Põltsamaa Castle

  • #Estonia
  • #Põltsamaa
  • #public
  • #reconstruction
  • #heritage
  • #museum
  • #castle
  • #culture
Põltsamaa lossiansambel


Lossi 1, Põltsamaa, Estonia


8100 m2


Completed in 2023

Architecture and interior architecture

LUMIA and studio ARGUS

Margit Aule, Birte Böer, Margit Argus, Eliise Harjak and Elo Liina Kaivo

Landscape architecture

LUMIA and studio ARGUS


LUMIA, studio ARGUS and PULT

Architecture (walls and roof of the convention building)

ARC Projekt


Terje Ugandi


Põltsamaa Vallavara OÜ


  • 2023 - Grand Prize 2023 of the Cultural Endowment of Estonia (Architecture Endowment)

  • 2023 - Laureate of the annual prize of the Estonian National Heritage Protection Board in the category "Achievement of the Year"

Põltsamaa Castle, with its rich history, is one of Estonia’s largest and most unique architectural ensembles, whose story dates back to the 13th century when a castellum of rubble and sandstone was built on the right bank of the Põltsamaa river. This location was chosen strategically, at the intersection of important routes, a role that Põltsamaa continues to fulfil to this day. A century later, a convent house with a square floor plan was built in the southeast corner of the castle.

In the 16th century, during the Livonian War, Põltsamaa became the residence of Duke Magnus, the King of Livonia. The castle was repeatedly devastated, but in the second half of the 18th century, during the reign of Major Woldemar Johann von Lauw, it was transformed into a magnificent rococo palace. Põltsamaa Castle became a cultural and intellectual centre, where the first Estonian- and Latvian-language magazines were published. Major Lauw also established the first porcelain factory in Livonia. The castle’s golden era lasted for a long time, but in 1941, the ensemble suffered a devastating blow when the castle and the church were engulfed in flames.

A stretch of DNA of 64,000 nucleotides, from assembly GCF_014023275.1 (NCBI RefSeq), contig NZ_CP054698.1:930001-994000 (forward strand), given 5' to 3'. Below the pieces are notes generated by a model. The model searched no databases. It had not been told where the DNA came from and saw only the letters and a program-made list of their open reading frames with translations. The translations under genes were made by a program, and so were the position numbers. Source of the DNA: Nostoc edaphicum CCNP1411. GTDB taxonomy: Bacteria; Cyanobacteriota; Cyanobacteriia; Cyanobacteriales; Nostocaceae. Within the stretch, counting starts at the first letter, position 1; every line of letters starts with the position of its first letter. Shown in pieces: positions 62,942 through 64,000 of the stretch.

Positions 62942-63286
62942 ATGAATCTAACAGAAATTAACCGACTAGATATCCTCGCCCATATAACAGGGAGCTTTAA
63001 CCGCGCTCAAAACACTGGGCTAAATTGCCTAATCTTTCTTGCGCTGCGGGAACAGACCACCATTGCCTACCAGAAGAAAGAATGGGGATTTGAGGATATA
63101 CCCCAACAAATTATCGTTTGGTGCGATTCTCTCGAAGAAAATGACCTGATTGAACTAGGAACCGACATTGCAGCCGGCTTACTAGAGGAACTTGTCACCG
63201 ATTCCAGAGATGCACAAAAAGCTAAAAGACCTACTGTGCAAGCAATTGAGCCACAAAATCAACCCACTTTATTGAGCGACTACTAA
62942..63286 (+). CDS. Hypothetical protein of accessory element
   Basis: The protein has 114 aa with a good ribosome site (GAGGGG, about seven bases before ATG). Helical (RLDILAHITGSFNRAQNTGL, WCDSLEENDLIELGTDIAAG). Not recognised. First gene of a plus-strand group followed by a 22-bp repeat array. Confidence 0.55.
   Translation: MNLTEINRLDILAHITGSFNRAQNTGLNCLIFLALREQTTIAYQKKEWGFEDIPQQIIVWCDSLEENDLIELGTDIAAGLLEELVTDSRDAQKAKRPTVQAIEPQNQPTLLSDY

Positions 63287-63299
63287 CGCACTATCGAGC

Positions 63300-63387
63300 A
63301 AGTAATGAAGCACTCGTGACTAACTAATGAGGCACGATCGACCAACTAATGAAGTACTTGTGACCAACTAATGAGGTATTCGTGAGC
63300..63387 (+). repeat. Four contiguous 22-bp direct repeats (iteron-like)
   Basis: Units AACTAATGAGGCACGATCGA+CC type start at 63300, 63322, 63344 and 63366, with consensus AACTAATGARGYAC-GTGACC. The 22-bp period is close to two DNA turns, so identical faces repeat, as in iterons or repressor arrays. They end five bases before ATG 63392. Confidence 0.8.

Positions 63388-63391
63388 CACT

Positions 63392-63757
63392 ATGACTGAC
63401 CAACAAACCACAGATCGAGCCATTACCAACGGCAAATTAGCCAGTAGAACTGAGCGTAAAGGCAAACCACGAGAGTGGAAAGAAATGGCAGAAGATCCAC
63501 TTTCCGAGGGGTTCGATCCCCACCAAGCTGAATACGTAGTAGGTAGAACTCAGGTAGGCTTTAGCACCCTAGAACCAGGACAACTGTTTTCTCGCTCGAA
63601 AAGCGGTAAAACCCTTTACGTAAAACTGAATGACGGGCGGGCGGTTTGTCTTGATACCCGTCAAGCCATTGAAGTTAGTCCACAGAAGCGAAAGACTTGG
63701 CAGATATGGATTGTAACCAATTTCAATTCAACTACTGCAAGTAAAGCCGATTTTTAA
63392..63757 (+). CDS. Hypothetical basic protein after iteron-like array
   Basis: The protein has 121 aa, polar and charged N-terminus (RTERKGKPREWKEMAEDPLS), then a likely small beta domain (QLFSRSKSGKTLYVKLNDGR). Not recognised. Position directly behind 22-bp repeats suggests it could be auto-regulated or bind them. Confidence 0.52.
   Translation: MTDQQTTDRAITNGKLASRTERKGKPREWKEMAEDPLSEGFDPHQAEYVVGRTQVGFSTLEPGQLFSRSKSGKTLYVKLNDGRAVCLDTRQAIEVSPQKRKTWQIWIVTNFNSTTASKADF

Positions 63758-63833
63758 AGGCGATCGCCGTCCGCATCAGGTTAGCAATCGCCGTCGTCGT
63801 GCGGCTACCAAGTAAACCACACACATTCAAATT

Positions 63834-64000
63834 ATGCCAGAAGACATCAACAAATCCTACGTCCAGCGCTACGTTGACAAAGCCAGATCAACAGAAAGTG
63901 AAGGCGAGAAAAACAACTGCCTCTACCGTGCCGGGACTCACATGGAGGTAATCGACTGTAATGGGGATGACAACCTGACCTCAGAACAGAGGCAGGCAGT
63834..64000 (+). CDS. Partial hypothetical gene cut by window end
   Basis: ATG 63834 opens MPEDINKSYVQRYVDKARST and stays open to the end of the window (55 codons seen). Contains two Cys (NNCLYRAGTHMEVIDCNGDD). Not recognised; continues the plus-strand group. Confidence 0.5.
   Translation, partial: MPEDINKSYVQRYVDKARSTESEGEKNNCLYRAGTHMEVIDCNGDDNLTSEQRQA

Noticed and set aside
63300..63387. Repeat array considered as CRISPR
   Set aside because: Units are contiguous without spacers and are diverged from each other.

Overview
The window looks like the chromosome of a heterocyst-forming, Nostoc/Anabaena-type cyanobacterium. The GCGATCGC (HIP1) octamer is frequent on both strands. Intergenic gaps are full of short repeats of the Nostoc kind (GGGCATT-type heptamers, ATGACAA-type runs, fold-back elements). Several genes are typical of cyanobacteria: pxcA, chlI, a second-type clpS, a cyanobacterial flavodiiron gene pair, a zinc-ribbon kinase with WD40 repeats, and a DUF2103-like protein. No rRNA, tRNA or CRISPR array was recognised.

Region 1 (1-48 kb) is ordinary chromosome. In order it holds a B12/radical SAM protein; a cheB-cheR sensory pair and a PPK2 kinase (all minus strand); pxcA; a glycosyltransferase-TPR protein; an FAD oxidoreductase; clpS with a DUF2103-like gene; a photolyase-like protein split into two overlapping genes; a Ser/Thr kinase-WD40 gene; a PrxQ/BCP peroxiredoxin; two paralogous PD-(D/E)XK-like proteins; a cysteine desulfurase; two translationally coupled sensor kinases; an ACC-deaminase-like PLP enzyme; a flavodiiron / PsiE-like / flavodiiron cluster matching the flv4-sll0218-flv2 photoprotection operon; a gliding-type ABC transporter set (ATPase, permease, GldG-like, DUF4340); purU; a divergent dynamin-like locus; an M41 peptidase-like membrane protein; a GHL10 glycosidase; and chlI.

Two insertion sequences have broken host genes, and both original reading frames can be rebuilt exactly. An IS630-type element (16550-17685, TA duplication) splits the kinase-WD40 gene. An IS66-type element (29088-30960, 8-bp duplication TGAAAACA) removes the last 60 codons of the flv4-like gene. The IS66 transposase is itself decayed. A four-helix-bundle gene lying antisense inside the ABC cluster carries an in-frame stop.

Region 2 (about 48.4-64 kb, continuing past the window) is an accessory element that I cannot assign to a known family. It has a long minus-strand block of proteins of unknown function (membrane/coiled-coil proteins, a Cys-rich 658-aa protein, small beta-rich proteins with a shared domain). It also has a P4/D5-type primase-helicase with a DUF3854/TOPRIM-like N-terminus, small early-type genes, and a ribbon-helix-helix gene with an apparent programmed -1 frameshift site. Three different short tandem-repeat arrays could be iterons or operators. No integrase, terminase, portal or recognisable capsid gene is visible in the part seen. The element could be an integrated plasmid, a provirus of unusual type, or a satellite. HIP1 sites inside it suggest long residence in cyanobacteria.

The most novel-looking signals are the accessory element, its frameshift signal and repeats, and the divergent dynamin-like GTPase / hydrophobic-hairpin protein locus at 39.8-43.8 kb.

Since the 1970s, the imposing Põltsamaa Castle has undergone several restoration projects, but extensive restoration work was completed in the early summer of 2023. Thanks to these restoration efforts, two historical buildings have been brought back into use, and the castle’s courtyard has been redesigned.

The grand convent house was in poor condition, but some medieval structures had survived. The convent house was restored using a conservative method and is now open for visitors. The building features a new seamed metal roof supported entirely by timber beams, providing a striking contemporary element that sets it apart from the historical structure.

A concrete staircase with perforated metal railing was added to the seven-story tower of the convent house, creating a colour contrast with the original construction materials of rubble and red bricks. This staircase leads to the new steel tower dome, modelled after the historical dome, marking its former location. The tower dome houses an observation deck, offering a view of the surroundings and allowing visitors to admire the tower of Põltsamaa’s church.

Only the wall structures were remained of the former gatehouse, located on the southwestern side of the circular wall. During the reconstruction, this previously precarious building was transformed into a modern visitor centre, exhibiting the history of Põltsamaa Castle. The modern interior of the gatehouse is comfortable and accessible, featuring an elevator and new technical systems.

Similar to the convent house and the new outdoor stage, the gatehouse is also covered with a seamed metal roof, creating the impression of a complete and revitalized architectural ensemble. The dignified historical architecture has flourished again with minimal modern interventions and contemporary details. Everything new is tastefully simple, allowing the historical charm to speak for itself.

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